She met with surgical oncologist Amy Polverini, M.D., who told her she was a good candidate for skin-sparing reconstruction. In this technique, which preserves as much breast skin as possible, the breast tissue is removed, leaving enough skin to create a new breast over an implant. In Jordan’s case, they were also able to spare the areola and nipple.

Meet Gynecologic Oncologist Mehdi M. Kebria, M.D.
Mehdi Kebria, M.D.

Both procedures would be done the same day and in the same operating room at City of Hope’s main campus in Duarte. Polverni first performed the mastectomy, then plastic surgeon Wai-Yee Li, M.D., Ph.D., did the reconstruction. 

“It was an eight-hour surgery,” Jordan said. “And I just saw a video my husband took of me that day walking around the nursing unit afterwards. I was pretty amazed at that.”

That was in November 2021. In February, because BRCA has also been associated with ovarian cancer, Jordan chose to have a preventive complete hysterectomy to remove her ovaries, uterus and fallopian tubes, which was performed by City of Hope oncologist Mehdi M. Kebria, M.D., at City of Hope | Corona.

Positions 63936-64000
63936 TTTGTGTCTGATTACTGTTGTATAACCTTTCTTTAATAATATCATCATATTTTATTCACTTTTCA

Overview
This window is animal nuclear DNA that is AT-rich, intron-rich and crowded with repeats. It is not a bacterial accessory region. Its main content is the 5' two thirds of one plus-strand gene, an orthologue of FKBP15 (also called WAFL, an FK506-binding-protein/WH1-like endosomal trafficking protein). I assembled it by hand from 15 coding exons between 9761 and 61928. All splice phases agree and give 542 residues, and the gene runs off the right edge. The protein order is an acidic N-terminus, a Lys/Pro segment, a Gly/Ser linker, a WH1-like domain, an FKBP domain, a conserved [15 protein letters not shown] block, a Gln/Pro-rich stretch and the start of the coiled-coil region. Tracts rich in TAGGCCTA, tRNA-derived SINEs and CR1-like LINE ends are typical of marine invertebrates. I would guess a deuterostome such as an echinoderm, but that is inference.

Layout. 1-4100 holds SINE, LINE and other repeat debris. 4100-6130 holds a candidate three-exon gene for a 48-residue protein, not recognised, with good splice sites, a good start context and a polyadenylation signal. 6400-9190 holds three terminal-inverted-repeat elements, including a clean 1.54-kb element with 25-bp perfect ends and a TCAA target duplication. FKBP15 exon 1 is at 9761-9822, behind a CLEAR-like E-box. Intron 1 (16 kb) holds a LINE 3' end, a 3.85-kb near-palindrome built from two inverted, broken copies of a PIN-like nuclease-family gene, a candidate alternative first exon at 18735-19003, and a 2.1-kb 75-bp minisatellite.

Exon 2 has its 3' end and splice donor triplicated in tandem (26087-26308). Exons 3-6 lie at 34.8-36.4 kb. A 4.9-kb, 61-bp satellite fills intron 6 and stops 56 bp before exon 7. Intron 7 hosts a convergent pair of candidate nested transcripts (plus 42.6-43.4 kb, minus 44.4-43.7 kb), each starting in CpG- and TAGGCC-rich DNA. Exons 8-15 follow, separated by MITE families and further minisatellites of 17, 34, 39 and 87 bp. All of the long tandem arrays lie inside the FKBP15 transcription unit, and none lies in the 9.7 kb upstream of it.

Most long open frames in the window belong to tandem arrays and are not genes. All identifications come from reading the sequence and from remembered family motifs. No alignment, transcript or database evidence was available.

What She Wants to Share About Cancer

Jordan is now cancer free and goes for a follow-up visit every month with her current physician, oncologist/hematologist Gregory Gilmore, D.O., also at City of Hope | Corona. She also takes a PARP inhibitor, a drug to repair DNA and help prevent BRCA-positive cancer from recurring. 

She wants to share what she learned to help others through their cancer journey.

Gregory Gilmore, D.O.
Gregory Gilmore, D.O.

“It will be hard, but you have to trust the process, trust your team and know you’re going to be fine,” she said. “I had so much support from my City of Hope team and was so uplifted by them that they gave me hope.”

She also feels that the journey changed the way she experiences life.

“You’ve been through a war, and it teaches you that you’re stronger than you know,” she said. “You’ve got a second chance at life, and I see everything with more joy now.”